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The growing BIPOC youth-led climate movement is the force it could have occupied

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Hundreds of activists gathered this week at Freedom Plaza in Washington, DC for the People’s Mobilization Against Fossil Fuels – 10 years ago to the week I set foot in the same location as the Occupy DC had started.

I started as an organizer of Occupy DC and have since become Executive Director of Power Shift Network, where I work to support young people, especially Blacks, Indigenous people, and youth of color who are organizing for climate justice. This work has allowed me to see a critical line between the movements that offer us lessons and mandates for our present moment and to strive for a stable climate and a liveable future for all of us.

Occupy made us understand a dimension of corporate hold on our lives, and while we have built on that power, we have also had to reorient our activism away from its failures. What our movement must internalize today is that what causes the destruction of the climate and What has truncated the ability of our past movements to challenge corporate power is both white supremacy and the violent colonial legacies that continue to shape our politics and our world. There are black and indigenous youth who have always understood this intimately, working to build a new era of climate activism and environmentalism – and it’s up to all of us to join in.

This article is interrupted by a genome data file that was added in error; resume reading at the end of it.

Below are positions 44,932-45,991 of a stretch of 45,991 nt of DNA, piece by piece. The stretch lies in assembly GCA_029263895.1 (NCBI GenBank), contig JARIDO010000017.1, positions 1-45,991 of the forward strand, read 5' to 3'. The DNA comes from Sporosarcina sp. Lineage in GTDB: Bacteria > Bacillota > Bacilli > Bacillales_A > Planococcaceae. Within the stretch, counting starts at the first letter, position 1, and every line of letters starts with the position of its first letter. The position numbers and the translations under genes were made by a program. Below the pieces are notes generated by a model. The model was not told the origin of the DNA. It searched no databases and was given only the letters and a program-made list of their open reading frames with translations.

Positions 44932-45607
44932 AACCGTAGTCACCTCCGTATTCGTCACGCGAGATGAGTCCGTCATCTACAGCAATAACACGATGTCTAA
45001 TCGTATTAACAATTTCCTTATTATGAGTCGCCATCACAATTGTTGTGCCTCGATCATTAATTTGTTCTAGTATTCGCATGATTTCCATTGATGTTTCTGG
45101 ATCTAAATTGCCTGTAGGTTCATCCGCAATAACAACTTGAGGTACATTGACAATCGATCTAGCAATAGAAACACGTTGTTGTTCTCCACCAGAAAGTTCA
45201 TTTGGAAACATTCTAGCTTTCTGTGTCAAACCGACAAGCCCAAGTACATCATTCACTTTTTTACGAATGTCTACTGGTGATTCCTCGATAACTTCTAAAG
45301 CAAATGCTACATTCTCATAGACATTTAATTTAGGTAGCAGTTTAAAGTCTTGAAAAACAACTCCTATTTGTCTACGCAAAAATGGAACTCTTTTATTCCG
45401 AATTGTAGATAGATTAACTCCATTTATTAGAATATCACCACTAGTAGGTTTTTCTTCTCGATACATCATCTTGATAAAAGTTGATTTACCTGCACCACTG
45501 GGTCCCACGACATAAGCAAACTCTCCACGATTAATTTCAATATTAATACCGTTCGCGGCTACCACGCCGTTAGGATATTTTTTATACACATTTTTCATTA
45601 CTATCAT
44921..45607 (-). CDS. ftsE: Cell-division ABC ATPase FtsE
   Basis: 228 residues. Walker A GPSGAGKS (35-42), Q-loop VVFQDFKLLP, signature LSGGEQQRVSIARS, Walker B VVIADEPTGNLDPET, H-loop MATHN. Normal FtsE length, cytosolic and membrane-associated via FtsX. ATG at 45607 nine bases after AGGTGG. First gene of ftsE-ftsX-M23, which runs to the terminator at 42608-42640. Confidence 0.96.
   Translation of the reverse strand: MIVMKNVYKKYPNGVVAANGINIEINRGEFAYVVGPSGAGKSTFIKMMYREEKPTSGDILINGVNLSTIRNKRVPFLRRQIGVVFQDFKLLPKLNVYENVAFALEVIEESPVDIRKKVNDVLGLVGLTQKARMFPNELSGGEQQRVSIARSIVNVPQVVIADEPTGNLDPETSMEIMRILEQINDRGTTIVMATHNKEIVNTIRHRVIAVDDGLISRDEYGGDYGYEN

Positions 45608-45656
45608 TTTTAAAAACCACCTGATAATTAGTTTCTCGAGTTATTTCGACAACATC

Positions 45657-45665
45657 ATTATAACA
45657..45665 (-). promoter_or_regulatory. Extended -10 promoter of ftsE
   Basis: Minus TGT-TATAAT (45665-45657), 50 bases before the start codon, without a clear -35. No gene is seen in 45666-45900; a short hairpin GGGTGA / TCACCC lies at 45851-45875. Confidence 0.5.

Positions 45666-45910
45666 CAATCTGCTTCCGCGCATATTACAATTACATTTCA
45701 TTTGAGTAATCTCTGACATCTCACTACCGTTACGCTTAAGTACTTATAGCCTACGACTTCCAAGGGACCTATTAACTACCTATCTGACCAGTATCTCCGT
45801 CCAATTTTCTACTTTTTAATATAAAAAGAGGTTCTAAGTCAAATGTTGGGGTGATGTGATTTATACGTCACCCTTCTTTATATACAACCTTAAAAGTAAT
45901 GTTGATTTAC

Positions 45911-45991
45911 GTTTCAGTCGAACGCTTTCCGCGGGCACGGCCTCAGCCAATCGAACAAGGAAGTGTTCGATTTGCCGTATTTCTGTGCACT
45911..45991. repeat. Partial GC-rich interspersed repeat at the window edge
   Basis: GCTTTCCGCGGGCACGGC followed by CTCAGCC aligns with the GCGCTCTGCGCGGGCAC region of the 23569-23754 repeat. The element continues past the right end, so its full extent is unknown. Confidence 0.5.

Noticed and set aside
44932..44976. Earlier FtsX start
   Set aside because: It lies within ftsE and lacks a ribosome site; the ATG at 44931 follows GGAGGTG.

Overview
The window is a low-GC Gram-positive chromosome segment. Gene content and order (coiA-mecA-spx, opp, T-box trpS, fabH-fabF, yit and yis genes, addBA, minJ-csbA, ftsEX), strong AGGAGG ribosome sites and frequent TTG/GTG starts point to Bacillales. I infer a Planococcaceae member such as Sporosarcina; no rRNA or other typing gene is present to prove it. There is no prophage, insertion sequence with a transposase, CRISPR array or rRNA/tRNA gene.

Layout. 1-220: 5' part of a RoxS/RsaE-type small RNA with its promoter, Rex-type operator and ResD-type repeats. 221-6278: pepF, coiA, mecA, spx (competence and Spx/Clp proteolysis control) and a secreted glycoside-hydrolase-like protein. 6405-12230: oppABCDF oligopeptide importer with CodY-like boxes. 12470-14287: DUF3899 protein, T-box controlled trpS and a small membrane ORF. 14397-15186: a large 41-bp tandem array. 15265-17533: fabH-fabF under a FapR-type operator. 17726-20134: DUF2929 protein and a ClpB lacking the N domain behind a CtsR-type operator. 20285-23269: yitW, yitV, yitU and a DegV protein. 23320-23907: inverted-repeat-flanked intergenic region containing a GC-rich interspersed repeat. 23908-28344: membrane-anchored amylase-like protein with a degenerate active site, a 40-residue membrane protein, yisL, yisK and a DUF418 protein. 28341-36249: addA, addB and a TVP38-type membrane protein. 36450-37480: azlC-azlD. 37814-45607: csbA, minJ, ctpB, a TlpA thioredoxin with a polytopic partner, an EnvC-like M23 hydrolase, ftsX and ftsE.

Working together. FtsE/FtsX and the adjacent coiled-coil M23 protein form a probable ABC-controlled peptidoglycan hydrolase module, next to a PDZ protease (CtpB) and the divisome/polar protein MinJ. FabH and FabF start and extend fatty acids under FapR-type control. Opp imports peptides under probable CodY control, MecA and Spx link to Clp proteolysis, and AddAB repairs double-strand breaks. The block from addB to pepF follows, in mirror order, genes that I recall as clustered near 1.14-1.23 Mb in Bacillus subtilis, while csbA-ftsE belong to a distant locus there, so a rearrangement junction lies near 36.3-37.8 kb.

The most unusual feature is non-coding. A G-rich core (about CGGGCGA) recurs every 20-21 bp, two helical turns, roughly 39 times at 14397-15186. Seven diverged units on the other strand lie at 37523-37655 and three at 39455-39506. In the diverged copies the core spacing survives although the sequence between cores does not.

Ten years ago, Occupy was not there yet. The movement’s failures to fight white supremacy and colonialism have kept us suffocated on the inside and also limited our demands and our narrative on the outside. In DC, there was tension over the appropriate “Occupy” encampment – there were two in different parts of town – a white-dominated conversation.

Those of us whose families had felt the throes of empire in our own lives, or because of structural violence, were fighting to reconsider the word “occupation” thrown by gentrifiers and outsiders in DC, home. ancestral home of the Piscataway people. , who were also woefully under-represented in the Occupy space. A centered understanding of colonialism and white supremacy would have resulted in an entirely different and deeper conversation about corporate power and led us to a different climate today, both literally and figuratively.